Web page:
Dr. Harry Ostrer, professor of pathology, of genetics and of pediatrics, is author of Legacy: A Genetic History of the Jewish People (Oxford University Press), the focus of a feature profile and book review appearing in the April 15, 2012 issue of the Chronicle of Higher Education.
In Memoriam – The Einstein community recently lost two beloved surgeons and faculty members: Dr. Stanley Levenson and Dr. Ralph Ger. Dr. Levenson, who was distinguished university professor emeritus of surgery, was world-renowned for his advancements in burn treatment. He was revered by students and colleagues, alike, and was 96 at the time of his death. Dr. Ger served as a member of the Einstein faculty for more than 40 years, retiring in 2010. Internationally recognized as a pioneer in myocutaneous flap and laparoscopic hernia surgery, he was better known by generations of Einstein students for his anatomy course, where his erudition and dry sense of humor made it one of the most memorable courses in the curriculum. He was 91.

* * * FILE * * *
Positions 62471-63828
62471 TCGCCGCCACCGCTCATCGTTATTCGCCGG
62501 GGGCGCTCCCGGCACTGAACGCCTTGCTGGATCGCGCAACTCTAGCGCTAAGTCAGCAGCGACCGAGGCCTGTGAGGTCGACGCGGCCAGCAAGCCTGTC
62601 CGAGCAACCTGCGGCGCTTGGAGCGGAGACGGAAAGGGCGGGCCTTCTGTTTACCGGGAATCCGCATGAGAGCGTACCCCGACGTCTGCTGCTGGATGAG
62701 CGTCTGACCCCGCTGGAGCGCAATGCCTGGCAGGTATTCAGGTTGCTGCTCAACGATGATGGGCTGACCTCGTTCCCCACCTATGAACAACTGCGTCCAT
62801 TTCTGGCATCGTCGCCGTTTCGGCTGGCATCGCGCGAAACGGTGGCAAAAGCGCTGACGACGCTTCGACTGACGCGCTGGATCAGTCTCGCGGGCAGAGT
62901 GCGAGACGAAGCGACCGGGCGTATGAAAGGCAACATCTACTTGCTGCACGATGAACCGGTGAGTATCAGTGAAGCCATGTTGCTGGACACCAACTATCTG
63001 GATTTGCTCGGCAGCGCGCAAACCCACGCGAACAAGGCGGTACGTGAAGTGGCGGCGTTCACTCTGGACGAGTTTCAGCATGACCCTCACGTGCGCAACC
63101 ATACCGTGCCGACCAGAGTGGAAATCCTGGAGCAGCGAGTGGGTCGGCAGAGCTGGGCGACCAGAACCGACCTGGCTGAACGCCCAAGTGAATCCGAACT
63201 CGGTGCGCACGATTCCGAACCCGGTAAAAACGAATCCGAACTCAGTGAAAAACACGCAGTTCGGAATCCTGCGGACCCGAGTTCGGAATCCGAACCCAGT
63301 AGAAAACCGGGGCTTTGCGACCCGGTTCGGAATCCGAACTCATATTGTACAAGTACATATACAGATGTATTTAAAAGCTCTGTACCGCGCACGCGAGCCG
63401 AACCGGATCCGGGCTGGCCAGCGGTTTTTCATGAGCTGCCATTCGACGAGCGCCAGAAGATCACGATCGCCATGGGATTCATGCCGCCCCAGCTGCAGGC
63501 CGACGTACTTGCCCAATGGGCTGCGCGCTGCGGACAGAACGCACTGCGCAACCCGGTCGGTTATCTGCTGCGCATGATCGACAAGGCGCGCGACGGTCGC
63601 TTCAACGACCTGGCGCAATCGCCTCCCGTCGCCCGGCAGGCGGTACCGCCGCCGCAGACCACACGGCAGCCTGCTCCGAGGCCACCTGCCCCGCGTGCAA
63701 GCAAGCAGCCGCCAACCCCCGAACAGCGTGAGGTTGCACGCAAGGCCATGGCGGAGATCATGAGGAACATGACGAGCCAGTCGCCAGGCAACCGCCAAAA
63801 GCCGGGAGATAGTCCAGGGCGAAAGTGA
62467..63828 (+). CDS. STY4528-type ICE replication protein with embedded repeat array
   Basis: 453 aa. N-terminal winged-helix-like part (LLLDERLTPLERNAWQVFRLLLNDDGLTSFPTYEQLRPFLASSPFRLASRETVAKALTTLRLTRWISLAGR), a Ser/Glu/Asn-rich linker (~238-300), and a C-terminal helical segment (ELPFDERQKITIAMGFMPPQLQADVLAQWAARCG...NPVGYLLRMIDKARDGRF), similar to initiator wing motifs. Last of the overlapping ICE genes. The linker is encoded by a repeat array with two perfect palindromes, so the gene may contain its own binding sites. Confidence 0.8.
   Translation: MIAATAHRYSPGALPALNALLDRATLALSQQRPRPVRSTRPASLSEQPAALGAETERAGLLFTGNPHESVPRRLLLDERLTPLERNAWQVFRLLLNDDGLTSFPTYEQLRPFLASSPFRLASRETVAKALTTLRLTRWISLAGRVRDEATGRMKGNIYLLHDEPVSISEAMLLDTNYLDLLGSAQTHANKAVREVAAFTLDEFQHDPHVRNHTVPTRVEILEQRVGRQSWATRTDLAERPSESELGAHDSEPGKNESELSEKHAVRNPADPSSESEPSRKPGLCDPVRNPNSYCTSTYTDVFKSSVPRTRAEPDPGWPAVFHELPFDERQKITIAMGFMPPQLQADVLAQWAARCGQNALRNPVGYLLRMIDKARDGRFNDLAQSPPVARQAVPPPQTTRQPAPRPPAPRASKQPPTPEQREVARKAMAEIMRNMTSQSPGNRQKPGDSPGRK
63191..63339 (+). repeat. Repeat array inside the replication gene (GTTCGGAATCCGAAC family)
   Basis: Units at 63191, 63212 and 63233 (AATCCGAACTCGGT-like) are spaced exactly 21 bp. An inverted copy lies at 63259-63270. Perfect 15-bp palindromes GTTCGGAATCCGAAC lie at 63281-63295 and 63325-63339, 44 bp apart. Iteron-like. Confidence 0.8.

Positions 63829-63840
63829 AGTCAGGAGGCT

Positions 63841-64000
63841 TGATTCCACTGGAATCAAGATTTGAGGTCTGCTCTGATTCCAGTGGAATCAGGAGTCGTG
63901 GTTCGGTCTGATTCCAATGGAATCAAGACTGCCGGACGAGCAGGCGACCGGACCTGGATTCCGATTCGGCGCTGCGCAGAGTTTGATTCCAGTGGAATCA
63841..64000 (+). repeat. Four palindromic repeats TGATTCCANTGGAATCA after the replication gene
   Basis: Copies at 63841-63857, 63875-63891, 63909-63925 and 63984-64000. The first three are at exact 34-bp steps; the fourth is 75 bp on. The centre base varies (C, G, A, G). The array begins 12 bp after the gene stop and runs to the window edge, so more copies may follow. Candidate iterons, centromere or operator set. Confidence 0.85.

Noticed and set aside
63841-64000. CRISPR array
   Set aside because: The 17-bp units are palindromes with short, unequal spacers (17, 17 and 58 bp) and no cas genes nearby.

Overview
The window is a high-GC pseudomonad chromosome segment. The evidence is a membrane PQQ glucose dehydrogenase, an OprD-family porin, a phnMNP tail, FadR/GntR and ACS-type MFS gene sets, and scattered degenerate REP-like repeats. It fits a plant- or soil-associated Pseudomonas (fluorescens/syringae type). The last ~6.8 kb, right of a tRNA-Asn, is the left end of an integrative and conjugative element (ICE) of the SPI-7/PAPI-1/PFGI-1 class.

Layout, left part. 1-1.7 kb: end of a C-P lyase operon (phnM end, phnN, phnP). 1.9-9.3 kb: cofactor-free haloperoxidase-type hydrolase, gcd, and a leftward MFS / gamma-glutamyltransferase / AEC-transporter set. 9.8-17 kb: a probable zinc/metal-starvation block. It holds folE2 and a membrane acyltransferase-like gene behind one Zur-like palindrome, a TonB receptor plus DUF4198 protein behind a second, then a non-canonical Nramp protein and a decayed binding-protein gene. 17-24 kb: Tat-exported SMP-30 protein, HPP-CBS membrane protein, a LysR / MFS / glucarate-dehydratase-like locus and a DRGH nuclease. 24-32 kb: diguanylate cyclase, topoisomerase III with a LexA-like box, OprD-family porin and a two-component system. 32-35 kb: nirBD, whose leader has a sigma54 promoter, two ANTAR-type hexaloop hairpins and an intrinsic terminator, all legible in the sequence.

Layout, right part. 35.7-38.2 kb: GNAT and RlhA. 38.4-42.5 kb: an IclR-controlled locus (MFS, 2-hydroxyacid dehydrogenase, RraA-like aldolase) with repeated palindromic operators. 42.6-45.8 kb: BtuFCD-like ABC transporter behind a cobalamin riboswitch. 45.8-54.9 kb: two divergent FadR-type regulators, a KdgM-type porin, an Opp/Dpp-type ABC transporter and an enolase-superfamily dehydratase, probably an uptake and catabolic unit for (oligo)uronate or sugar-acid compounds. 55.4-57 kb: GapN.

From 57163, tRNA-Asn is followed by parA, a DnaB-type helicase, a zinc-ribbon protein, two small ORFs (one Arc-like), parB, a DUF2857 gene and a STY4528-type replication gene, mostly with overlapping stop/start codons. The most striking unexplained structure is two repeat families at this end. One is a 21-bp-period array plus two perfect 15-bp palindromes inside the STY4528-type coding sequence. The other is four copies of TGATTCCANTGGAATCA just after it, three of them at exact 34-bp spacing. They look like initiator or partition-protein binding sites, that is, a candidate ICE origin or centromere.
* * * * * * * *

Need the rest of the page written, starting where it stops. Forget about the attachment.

Appetite for Destruction – In a recent issue of EMBO Reports, Dr. Rajat Singh in collaboration with Drs. Jeffrey Pessin and Gary Schwartz found that impaired autophagy with age in a specific type of neuron within the brain decreases the availability of a hormone that contributes to control of food intake and energy expenditure, leading to obesity. Autophagy is a process by which a cell degrades its own components, and these new findings present an interesting target for strategies to address obesity and metabolic syndrome in aged populations. Drs. Singh and colleagues further discussed the connection between autophagy and metabolic syndrome in a review article published in the journal Diabetes.Dr. Singh is assistant professor of medicine and of molecular pharmacology. Dr. Pessin is professor of medicine and of molecular pharmacology, director of Einstein’s Diabetes Research Center and holds the Judy R. and Alfred A. Rosenberg Professorial Chair in Diabetes Research. Dr. Schwartz is professor of medicine and of neuroscience.